Leave the past in the past.

Sounds wise, doesn’t it? But aren’t there some things from the past that are worth carrying into the future? And not just worth carrying, but actually necessary?

Certain memories can encourage us when our faith is weak. Lessons we’ve learned can steer us away from foolishness. Promises made can remind us of the importance of keeping our word.

Much of the past should be brought into the future.

If you want to see the importance of connecting former days to future days, take note of Psalm 78. The psalmist’s heavy use of past-tense words and phrases, coupled with the stated intent of one generation carrying past things forward to the benefit of the next generation, is proof that not everything should be left behind.

When Paul wrote about “forgetting what lies behind,” he was clearly thinking about those things that would keep temptation active, not things that would provoke him—and others—to love and good deeds (see Hebrews 10:24).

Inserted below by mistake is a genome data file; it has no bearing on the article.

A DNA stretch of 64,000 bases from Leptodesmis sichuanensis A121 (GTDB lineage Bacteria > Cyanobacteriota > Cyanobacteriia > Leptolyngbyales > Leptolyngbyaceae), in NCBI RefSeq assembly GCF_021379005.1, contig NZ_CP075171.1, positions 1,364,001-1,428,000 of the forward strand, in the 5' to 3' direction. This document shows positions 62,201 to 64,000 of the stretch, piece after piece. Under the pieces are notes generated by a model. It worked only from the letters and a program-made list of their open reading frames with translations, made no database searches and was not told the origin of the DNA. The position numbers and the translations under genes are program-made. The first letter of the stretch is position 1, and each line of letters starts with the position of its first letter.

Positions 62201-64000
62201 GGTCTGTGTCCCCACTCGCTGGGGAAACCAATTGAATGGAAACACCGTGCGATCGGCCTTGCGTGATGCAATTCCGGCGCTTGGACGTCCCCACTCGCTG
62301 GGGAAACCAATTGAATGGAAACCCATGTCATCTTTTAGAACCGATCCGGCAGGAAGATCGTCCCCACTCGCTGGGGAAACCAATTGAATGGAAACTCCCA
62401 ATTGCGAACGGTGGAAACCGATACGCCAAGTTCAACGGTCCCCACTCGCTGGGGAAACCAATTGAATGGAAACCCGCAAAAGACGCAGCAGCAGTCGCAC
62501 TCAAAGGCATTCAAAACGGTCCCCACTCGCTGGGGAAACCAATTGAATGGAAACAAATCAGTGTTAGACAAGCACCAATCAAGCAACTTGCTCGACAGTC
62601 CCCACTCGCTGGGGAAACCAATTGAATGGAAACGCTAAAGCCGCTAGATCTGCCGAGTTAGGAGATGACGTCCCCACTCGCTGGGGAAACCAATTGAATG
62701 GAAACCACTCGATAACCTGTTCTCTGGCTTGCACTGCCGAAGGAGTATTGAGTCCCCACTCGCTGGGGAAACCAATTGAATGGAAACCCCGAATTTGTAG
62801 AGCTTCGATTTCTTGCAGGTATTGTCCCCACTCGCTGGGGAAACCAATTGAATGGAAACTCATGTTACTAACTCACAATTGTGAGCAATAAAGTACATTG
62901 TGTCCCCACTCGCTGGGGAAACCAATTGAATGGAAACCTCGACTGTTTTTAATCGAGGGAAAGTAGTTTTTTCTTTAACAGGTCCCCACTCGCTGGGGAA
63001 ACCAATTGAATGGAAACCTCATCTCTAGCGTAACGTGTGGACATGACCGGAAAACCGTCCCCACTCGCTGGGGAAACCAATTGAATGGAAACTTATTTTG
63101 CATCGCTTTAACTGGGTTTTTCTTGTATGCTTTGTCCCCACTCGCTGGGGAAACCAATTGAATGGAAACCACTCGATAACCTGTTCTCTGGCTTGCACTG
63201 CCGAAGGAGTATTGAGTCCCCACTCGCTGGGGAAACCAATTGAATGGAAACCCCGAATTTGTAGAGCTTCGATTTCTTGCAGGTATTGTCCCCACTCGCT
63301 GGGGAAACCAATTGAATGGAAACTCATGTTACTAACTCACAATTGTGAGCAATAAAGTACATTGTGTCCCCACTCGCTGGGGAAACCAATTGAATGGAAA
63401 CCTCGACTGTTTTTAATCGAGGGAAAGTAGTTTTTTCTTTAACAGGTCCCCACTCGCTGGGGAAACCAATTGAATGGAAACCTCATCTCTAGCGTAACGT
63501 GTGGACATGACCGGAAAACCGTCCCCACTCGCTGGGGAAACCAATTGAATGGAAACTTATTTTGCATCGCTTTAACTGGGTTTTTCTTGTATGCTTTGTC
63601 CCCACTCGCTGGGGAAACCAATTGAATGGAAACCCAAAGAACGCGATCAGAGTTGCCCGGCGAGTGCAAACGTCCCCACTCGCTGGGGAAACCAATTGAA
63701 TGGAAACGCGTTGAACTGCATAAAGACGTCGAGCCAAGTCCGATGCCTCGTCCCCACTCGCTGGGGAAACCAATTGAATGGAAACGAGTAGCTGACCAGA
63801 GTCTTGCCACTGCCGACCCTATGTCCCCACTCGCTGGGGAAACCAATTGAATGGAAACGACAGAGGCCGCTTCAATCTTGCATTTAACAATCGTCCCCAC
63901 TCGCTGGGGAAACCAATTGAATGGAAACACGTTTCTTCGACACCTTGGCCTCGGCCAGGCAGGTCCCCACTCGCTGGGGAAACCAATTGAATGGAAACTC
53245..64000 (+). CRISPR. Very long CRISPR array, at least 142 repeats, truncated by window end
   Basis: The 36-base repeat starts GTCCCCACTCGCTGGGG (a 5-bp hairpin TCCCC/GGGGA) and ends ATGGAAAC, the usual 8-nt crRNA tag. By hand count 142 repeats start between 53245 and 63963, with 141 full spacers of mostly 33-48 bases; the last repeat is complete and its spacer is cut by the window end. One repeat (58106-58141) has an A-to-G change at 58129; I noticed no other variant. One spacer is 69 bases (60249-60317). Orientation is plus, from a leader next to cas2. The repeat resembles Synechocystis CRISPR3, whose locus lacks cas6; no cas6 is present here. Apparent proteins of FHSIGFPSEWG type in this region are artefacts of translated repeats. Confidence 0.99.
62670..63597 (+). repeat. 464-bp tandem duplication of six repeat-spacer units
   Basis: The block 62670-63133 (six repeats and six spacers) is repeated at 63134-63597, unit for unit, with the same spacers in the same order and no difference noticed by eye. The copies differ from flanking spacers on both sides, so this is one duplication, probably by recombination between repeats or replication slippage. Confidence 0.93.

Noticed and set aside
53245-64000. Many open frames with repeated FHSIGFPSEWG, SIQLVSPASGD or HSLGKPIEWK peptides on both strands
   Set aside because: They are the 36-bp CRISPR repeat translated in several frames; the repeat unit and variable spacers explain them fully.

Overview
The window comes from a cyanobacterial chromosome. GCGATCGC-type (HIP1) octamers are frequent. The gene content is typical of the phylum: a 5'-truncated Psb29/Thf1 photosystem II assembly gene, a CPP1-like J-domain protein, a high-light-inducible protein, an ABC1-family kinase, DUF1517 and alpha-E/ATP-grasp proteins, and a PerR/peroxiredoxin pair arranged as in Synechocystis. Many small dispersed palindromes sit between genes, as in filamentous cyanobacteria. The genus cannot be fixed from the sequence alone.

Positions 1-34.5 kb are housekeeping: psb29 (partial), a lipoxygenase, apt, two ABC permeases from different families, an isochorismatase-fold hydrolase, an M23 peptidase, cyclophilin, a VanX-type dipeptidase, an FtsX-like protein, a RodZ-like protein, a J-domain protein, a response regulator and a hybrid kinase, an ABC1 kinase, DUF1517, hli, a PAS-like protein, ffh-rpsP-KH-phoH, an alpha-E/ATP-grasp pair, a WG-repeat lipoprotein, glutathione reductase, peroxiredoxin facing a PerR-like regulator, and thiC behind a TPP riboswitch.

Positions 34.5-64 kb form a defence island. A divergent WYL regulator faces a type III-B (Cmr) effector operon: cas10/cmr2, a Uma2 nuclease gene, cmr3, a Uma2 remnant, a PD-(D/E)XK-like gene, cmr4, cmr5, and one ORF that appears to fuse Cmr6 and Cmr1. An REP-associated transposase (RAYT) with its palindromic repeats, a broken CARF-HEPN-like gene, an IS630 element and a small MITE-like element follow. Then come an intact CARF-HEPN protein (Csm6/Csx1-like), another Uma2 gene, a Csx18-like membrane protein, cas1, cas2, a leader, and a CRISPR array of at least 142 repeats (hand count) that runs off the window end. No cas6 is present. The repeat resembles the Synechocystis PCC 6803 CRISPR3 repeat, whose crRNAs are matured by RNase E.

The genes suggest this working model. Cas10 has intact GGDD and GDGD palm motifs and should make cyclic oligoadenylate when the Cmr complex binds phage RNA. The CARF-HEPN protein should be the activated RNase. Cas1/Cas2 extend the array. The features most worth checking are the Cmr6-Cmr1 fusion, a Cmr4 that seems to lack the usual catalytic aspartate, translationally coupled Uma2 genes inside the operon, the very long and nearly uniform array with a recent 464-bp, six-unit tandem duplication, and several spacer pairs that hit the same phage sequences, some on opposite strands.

As we, like Paul, “press on toward the goal for the prize of the upward call,” there is a place for forgetting the past. But there is also a place for remembering it.


Brothers, I do not consider
that I have made it my own.
But one thing I do:
forgetting what lies behind
and straining forward to what lies ahead,
I press on toward the goal
for the prize of the upward call of God
in Christ Jesus.
(Philippians 3:13–14 ESV)